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Why village Councils are Important

Ofwono Opondo
July, 2, 18 
The long awaited elections for the village and parish, otherwise known as the Local Committee (LC) 1 and 2, leaders, are schedule for next week July 10, and it is important that Ugandans take serious interests in them because they form the core of community security, stability and social harmony as they provide the most immediate response to their needs. Data from the national Electoral Commission (EC) provided to all stakeholders indicate that there are 60,800 villages and 8938 parish across the country where elections will be taking place. 
During this exercise a total of 425,600 leaders will be voted. The village chairpersons shall be elected by the simple and transparent method of lining behind the candidates who were already nominated early this week. Each chairperson shall then appoint six members of their respective executive who shall be approved by the voters present through voice acclamation. If a nominated person is rejected, the chairperson shall nominate another person for that post. Earlier in the week, 60,800 villages already elected five leaders for each of the respective women councils bringing the total number of women elected to 304,000. The chairperson of the village women council, by law, becomes the village LC Secretary for Women Affairs.
Although according to the Local Government Act, LCs have a number of statutory roles, often, they do perform much more than provided in the law. It is necessary that after the elections, the Local Government Ministry, through the respective district councils, conduct a vigorous and comprehensive orientation to familiarise the new leaders with their critical roles to avoid overzealousness, abuse, and arbitrariness, which have all bred the rampant and evident ongoing corruption and extortion. In particular, the regulations should be written down so as to guide them in their day-day work.
Among the statutory roles of the village committees headed by a chairperson, are, passing byelaws, which are then forwarded to the sub-county council to certify that they are not inconsistent with any other byelaw, or ordinance passed by a higher council, or indeed the law and the constitution. The village and parish executive committees also oversee the implementation of policies and decisions made by their respective councils, and in particular, ensure the maintenance of law, order and security. They initiate, encourage, support and participate in self-help projects and mobilise people, material and technical assistance in relation to such self-help projects.
At the village level they vet and recommend persons in the area who seek to be recruited into the Uganda Peoples’ Defence Forces (UPDF), Uganda Police Force (UPF), and Uganda Prisons Service (UPS), and local defence units. Village committee leaders serve as the main and formal communication channel between the people, and the parish, sub-county, district and Central Government. They generally monitor the administration in their area of jurisdiction and report to higher or district council on projects and other activities undertaken by government, and nongovernment organisations (NGOs).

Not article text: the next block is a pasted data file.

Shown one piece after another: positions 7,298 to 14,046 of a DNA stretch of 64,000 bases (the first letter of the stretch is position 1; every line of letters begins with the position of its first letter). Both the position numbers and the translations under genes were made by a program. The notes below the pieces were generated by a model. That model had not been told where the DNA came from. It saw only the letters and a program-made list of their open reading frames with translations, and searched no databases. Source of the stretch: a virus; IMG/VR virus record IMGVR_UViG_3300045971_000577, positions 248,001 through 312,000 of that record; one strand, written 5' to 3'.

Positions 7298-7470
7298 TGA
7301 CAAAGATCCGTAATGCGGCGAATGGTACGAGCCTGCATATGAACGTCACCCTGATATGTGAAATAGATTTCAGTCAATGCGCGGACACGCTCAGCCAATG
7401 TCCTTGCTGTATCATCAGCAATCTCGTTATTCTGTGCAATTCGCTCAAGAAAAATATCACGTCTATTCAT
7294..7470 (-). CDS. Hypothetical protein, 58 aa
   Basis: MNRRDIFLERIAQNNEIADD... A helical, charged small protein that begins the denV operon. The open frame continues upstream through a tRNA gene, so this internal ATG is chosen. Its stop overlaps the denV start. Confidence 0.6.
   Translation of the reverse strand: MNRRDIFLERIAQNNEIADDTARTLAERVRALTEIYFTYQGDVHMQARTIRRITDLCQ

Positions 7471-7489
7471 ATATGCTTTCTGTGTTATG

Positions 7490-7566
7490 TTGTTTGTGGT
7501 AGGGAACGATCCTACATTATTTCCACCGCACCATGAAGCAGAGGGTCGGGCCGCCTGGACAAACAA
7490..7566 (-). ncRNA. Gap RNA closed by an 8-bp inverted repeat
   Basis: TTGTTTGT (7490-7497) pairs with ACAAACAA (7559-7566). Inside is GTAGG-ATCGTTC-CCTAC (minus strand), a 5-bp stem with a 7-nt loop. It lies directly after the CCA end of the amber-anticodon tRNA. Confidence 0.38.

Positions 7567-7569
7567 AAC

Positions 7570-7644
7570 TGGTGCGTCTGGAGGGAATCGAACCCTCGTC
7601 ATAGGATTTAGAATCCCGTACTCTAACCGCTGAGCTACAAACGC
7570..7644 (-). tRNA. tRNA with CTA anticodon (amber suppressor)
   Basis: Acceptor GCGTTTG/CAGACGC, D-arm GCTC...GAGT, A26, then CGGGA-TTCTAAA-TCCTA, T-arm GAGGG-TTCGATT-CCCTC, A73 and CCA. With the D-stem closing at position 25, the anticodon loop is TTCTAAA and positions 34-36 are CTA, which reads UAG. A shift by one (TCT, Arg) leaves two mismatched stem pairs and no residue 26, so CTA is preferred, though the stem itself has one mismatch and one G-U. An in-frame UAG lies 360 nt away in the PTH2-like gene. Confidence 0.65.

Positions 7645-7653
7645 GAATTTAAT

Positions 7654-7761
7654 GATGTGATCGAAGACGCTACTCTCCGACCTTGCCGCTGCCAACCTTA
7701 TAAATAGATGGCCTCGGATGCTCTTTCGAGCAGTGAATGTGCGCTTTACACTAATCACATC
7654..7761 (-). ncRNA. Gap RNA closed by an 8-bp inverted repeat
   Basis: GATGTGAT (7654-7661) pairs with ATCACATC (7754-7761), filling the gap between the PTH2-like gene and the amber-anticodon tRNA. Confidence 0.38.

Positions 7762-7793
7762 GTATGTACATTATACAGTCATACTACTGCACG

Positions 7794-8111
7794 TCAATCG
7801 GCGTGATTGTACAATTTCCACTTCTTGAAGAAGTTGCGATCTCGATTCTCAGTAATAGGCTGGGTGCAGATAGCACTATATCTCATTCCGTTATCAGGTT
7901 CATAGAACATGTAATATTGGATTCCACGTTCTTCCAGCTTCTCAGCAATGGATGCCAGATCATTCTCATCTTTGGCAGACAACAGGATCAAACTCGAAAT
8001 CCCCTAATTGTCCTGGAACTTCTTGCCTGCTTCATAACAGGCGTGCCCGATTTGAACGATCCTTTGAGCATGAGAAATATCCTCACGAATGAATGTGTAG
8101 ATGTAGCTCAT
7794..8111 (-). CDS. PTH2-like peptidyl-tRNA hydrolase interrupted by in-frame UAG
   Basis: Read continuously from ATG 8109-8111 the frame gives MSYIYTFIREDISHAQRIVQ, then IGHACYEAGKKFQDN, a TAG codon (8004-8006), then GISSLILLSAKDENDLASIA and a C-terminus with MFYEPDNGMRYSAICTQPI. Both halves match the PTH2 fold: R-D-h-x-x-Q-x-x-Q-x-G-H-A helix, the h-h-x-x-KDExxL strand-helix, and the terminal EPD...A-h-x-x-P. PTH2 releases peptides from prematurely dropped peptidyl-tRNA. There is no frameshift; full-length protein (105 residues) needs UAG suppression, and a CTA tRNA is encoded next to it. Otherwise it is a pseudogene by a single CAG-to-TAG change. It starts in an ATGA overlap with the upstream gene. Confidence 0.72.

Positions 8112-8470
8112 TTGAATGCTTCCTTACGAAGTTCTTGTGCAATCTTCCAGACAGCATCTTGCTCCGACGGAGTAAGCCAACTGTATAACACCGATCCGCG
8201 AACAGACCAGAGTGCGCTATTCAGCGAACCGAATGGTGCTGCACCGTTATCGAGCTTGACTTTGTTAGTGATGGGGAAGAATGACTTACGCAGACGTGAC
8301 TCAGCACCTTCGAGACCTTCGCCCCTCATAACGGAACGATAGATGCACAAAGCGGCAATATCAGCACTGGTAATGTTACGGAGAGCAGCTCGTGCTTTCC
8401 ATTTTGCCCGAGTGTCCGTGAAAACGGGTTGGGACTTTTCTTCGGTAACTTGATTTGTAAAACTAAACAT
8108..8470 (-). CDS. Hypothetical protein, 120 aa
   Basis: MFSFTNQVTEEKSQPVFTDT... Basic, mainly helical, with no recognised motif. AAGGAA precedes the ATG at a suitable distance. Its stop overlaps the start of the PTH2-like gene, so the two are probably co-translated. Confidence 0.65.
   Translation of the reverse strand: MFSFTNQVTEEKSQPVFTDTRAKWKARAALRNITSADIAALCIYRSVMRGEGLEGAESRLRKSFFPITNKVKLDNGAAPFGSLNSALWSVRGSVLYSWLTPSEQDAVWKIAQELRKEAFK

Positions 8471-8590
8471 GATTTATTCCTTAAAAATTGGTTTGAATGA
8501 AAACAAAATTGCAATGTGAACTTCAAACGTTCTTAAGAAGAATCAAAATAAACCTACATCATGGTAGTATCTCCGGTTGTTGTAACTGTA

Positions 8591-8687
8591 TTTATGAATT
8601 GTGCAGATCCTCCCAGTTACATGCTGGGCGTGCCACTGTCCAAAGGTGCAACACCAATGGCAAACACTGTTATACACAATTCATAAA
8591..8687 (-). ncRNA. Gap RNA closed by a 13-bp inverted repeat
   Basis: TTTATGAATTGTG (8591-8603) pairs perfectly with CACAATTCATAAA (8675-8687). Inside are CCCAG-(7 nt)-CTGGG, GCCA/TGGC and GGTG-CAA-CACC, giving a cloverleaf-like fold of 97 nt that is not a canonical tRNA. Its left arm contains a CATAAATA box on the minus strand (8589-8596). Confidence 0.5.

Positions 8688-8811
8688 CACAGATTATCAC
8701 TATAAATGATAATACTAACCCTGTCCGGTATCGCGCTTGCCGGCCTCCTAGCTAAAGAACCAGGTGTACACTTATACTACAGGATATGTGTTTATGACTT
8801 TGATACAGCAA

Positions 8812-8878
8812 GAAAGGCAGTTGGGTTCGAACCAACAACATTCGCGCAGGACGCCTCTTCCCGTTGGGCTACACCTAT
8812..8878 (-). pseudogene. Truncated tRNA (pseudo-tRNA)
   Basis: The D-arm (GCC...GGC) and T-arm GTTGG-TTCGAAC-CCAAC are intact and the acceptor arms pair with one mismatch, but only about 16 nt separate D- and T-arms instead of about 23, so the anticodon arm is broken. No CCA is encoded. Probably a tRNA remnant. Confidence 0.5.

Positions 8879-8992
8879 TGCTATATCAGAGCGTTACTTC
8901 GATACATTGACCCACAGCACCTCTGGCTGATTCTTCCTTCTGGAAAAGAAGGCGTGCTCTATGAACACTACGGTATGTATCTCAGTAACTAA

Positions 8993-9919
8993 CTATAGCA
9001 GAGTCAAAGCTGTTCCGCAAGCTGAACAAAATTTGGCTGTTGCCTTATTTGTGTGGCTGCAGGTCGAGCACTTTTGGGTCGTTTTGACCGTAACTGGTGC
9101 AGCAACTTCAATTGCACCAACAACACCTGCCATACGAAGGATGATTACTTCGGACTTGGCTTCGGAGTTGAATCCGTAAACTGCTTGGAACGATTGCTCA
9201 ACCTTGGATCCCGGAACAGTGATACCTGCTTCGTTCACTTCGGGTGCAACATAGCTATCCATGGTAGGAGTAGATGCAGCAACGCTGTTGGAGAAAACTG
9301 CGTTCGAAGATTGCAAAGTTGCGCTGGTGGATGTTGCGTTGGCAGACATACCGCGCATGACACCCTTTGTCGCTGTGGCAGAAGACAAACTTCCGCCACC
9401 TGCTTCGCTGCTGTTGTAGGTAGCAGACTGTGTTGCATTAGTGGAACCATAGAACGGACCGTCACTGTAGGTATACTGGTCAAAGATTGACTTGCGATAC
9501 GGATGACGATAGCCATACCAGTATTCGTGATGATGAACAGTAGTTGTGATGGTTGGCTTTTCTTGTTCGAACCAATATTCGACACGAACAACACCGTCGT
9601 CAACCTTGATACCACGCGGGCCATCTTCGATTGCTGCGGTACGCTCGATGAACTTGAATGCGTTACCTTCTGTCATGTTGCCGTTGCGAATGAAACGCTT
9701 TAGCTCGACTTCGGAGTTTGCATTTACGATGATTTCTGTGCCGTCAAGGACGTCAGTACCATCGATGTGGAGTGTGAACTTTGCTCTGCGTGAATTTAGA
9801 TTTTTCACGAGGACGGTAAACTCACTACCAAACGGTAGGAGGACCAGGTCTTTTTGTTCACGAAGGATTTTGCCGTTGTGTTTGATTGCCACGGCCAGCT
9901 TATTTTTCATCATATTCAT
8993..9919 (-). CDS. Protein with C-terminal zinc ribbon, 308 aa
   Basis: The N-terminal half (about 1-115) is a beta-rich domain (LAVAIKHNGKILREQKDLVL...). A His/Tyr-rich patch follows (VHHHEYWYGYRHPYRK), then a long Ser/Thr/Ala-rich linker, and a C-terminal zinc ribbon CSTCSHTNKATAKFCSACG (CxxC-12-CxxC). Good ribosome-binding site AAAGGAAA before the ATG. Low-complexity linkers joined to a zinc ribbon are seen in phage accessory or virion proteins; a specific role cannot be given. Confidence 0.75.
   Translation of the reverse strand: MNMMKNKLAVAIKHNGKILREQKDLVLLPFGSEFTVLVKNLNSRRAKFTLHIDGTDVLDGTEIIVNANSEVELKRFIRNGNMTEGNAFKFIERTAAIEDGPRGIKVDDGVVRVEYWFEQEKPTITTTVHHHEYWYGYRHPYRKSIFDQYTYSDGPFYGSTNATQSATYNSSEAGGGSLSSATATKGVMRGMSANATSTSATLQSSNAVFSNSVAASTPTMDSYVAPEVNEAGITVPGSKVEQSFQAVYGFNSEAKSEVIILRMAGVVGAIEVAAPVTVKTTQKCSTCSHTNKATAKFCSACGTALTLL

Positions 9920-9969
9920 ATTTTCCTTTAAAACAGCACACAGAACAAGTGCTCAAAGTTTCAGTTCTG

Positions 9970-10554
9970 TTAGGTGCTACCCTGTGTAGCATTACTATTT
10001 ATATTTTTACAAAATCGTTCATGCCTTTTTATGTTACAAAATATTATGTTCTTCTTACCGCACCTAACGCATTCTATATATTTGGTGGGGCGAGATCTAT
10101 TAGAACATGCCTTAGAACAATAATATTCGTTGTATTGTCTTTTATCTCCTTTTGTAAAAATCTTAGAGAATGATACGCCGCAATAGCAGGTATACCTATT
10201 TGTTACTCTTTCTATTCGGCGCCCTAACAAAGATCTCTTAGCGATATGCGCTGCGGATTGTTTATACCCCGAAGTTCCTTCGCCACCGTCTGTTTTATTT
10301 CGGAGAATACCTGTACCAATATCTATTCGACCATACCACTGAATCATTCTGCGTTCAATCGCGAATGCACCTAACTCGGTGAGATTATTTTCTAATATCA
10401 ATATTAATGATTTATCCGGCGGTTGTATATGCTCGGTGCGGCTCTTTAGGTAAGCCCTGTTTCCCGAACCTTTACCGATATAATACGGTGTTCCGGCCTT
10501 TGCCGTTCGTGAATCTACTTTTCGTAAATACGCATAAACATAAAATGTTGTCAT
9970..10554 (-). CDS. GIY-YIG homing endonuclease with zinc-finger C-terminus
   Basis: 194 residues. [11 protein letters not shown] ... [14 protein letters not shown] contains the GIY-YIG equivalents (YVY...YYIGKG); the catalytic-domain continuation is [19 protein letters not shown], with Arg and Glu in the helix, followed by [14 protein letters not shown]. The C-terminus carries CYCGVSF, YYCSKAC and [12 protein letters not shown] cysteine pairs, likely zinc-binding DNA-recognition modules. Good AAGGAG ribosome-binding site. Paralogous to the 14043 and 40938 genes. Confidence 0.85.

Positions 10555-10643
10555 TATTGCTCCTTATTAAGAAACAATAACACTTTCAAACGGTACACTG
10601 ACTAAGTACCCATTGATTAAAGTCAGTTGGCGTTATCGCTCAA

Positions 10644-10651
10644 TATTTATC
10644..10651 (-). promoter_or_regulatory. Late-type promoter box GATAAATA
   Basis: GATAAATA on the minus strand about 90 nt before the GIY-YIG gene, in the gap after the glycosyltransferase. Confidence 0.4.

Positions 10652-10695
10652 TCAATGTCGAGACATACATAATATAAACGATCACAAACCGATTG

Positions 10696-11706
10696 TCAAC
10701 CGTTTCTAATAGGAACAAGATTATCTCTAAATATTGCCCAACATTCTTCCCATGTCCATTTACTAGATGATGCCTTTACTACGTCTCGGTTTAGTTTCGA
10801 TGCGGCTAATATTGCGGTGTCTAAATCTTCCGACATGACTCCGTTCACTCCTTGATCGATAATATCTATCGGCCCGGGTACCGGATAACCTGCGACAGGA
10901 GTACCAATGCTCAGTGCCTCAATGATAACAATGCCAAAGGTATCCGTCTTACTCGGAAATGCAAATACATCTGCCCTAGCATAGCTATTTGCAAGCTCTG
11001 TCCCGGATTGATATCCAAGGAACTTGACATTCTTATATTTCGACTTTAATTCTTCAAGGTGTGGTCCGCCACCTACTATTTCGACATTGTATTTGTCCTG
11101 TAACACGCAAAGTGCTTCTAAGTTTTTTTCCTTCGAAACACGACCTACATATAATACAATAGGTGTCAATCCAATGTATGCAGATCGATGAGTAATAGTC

In addition, a village committee carries out and enforces other functions which may be imposed by law such as respect for public property, or necessary for the public good such as mobilization in education, health, and emergencies alerts. Apart from these, LCs also act as the primary mediators and adjudicators in local civil disputes to ensure that family, community, and inter-community harmony prevails.
 
Currently, LCs act as the source for primary documents required in most government transactions such as national Identity cards, telephone and business registration, as well as passport acquisition. They are the main link for official data collection during most of the enumeration for census such as national housing, population and economic surveys.
 
In the court system, LCs sign certification for those seeking to be granted bail in courts of law to authenticate that they are bona fide residents of their areas who will return to court as and when required. Furthermore, LCs are the main and official link between the people and law enforcement agencies such as the police, and local government administrators. 
 
These elections have been delayed many times over for among others the high financial costs associated with secret balloting. It is prudent that parliament re-examines the role of the national EC in village and parish elections, and limits it to only providing registers and presiding officers, otherwise keep it a community affair where residents simply gather and use cheap and transparent methods to chose or remove leaders they prefer, or those found below expectation.
 
This method was used between 1986 and 2002, under the Ministry of Local Government supervised by district officials. Voters queued behind candidates in an open ground, and so, bribery, intimidation and other electoral malpractices were minimal. The same method was used to expand the interim parliament in February 1989.
 
Uganda held those elections when it didn’t have as much money, qualified personnel, government systems, information platforms, and technology infrastructure as is today. I do believe, that with a little bit of modesty and mutual goodwill even within the competitive multiparty dispensation, Uganda can hold successful and relatively cheaper LC1 and II elections on time and regularly.